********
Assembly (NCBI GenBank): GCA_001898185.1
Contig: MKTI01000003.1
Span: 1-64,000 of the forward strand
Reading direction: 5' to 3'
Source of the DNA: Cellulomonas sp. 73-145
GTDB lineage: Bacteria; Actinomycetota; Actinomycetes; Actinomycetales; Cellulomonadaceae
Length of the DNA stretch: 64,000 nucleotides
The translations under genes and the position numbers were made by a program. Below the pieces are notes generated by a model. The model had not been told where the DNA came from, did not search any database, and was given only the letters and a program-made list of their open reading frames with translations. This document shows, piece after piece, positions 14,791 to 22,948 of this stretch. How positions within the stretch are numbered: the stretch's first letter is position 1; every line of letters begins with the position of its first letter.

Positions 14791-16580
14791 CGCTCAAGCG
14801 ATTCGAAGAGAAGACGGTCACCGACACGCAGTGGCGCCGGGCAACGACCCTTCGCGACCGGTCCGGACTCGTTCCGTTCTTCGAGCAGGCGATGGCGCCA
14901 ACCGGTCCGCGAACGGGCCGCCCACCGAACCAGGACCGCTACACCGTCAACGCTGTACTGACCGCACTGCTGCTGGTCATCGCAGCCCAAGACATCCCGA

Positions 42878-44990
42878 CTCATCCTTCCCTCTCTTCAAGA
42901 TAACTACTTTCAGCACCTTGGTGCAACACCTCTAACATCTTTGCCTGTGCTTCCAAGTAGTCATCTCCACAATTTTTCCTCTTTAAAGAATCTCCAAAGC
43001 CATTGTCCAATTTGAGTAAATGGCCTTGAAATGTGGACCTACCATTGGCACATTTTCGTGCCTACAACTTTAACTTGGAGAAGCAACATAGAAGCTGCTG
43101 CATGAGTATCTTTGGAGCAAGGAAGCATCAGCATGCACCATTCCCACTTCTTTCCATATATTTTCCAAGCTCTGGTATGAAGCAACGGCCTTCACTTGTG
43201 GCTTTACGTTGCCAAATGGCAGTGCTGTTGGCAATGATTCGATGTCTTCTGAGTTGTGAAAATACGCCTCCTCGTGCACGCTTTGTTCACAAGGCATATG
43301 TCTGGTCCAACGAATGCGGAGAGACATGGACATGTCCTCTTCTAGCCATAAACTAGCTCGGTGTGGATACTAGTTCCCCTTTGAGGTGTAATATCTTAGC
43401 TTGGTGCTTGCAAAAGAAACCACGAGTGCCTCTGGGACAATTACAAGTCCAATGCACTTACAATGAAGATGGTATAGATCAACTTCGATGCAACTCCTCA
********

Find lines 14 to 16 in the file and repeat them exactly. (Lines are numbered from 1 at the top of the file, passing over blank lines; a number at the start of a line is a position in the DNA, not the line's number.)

42878 CTCATCCTTCCCTCTCTTCAAGA
42901 TAACTACTTTCAGCACCTTGGTGCAACACCTCTAACATCTTTGCCTGTGCTTCCAAGTAGTCATCTCCACAATTTTTCCTCTTTAAAGAATCTCCAAAGC
43001 CATTGTCCAATTTGAGTAAATGGCCTTGAAATGTGGACCTACCATTGGCACATTTTCGTGCCTACAACTTTAACTTGGAGAAGCAACATAGAAGCTGCTG